Stoner: who wants to ‘escape into reality’?
John Williams’ revived Sixties novel evokes the tedium of your average life all too well.
The republication of John Williams’ 1965 novel, Stoner, has seen the novel soar into the mainstream. It’s been touted as ‘the greatest novel you’ve never read’, and scooped the 2013 Waterstones book prize. This is a far cry from the book’s original print run – it was pulled barely a year after it was first published. Between 2002 and 2012 it sold barely 5,000 copies. Last summer, however, its sales hit 150,000. This is Lazarus literature; a book rising from the ashes like a dusty phoenix.
The new edition of Stoner has been reviewed, discussed and book-grouped – and everyone seems thoroughly pleased by it. But I’m not convinced. As I was turning the final pages, I was hoping for a grand revelation, a bit of pay-off, an opportunity to weep silently into the spine: it just didn’t happen for me.
Williams described the text as an ‘escape into reality’. It centres on failed academic William Stoner, a man who ‘did not rise above the rank of assistant professor, and few students remembered him with any sharpness after they had taken his courses’. In a nutshell, William Stoner begins university as a freshman, becomes a professor, enters into an unsatisfying marriage, fathers a daughter, conducts a short-lived affair and teaches his classes. It’s a good life, a life well-lived and no less satisfying for not being remembered after it’s over. But what is the fuss about?
No one needs Stoner to tell them, laboriously, that a lack of fame, a ‘quiet life’ by modern standards, makes up the grand tapestry of human experience. It’s all a little too banal, with little in the way of drama. It was praise from celebrated novelist Ian McEwan that led to much of Stoner’s initial popularity, which is odd given that so much of McEwan’s own work focuses on a pivotal point in time, a dramatic springboard from which characters and plot can develop. Stoner has no real narrative, and suffers for it.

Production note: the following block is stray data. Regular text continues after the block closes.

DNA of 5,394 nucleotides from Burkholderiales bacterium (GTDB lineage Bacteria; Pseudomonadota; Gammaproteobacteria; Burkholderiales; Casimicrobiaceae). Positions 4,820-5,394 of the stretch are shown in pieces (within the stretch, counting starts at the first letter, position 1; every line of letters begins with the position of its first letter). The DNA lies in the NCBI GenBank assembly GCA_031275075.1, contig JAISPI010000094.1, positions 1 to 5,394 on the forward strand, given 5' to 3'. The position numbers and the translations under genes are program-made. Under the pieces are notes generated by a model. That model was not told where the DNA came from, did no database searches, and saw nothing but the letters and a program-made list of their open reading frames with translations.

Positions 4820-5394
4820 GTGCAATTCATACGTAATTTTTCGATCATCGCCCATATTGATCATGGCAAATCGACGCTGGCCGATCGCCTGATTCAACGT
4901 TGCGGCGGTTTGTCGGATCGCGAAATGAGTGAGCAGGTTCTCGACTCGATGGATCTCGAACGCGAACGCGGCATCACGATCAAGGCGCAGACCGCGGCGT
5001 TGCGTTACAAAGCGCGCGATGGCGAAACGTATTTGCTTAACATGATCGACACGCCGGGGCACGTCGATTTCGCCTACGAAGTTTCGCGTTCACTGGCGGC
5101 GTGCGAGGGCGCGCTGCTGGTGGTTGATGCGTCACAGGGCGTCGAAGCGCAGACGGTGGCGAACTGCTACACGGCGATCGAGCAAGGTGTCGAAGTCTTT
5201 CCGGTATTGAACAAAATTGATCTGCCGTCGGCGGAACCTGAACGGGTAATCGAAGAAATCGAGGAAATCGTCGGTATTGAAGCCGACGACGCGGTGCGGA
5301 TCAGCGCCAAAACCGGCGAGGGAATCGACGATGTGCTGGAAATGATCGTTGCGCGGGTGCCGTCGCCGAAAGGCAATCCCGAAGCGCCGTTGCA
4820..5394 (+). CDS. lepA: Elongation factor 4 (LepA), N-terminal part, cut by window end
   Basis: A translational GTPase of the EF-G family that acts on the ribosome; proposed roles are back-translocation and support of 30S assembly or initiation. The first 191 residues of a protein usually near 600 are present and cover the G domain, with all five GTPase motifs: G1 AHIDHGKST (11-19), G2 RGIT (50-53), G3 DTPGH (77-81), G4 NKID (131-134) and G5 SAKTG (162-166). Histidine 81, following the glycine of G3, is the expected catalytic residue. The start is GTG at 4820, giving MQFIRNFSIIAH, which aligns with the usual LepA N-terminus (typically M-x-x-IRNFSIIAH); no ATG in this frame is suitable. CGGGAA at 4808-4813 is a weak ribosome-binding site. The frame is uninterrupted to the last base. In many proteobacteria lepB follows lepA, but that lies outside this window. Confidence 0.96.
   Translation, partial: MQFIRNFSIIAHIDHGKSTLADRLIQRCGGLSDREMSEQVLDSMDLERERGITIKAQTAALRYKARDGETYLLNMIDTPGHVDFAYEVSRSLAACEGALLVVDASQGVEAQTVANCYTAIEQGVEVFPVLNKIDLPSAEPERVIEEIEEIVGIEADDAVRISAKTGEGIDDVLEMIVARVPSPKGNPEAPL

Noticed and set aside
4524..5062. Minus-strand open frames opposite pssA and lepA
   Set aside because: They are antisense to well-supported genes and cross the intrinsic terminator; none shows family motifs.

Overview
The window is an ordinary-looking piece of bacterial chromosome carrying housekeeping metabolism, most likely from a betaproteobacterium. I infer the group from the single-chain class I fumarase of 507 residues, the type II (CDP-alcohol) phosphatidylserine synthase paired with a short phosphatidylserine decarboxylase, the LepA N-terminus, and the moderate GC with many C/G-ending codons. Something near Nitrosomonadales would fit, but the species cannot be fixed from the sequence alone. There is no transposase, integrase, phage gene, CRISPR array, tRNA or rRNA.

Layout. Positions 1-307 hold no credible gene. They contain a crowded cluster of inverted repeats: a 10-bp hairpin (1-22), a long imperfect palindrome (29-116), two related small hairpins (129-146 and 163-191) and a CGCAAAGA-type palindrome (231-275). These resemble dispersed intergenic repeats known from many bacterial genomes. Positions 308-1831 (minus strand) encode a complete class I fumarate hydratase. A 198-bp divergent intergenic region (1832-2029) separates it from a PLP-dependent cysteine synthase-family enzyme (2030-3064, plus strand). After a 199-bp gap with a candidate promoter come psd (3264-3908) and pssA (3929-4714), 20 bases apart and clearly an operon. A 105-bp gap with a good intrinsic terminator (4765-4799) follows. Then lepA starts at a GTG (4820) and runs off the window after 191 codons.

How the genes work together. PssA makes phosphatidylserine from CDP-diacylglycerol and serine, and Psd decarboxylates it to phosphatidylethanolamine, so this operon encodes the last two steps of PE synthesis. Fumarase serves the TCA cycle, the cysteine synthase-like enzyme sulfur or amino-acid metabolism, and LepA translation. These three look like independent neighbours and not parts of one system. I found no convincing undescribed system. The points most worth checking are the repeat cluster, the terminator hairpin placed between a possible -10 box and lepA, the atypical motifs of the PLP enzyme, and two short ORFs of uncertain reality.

There’s no doubting Williams’ warmth and passion for the English language. Williams narrates Stoner’s slow slide in life, from taking a degree in agriculture and soil chemistry to becoming a lowly literature professor, with beauty and wit. The novel is full of lengthy academic conversations between characters, reflecting Williams’ delight in wordplay and the exchange of ideas. At the heart of many of these conversations is an exploration of the way books can transform a person’s thoughts and actions; as is the joy and satisfaction to be gained from imparting knowledge. ‘A teacher’, Stoner comes to realize, ‘is simply a man to whom his book is true’.
As you read Stoner, there’s a strong sense that story could have taken off in any number of directions. There are throwaway references to the First World War, the Wall Street Crash, the prohibition era, and episodes involving world-weary soldiers and bootleg gin. Nevertheless, each of these threads are simply breezed over. Williams seems determined to give us the whole picture, a portrait of a life in fine detail. But, occasionally moving as it is, it simply doesn’t imbue the novel with any sense of narrative, or anticipation.
Stoner is a reflective and, at times, gorgeously written novel, but it remains the tale of an ordinary life and ordinary events; hardly the stuff of great fiction.
Zoe Apostolides is a writer based in London.
Stoner, by John Williams, is published by Vintage Classics. (Order this book from Amazon(UK).)
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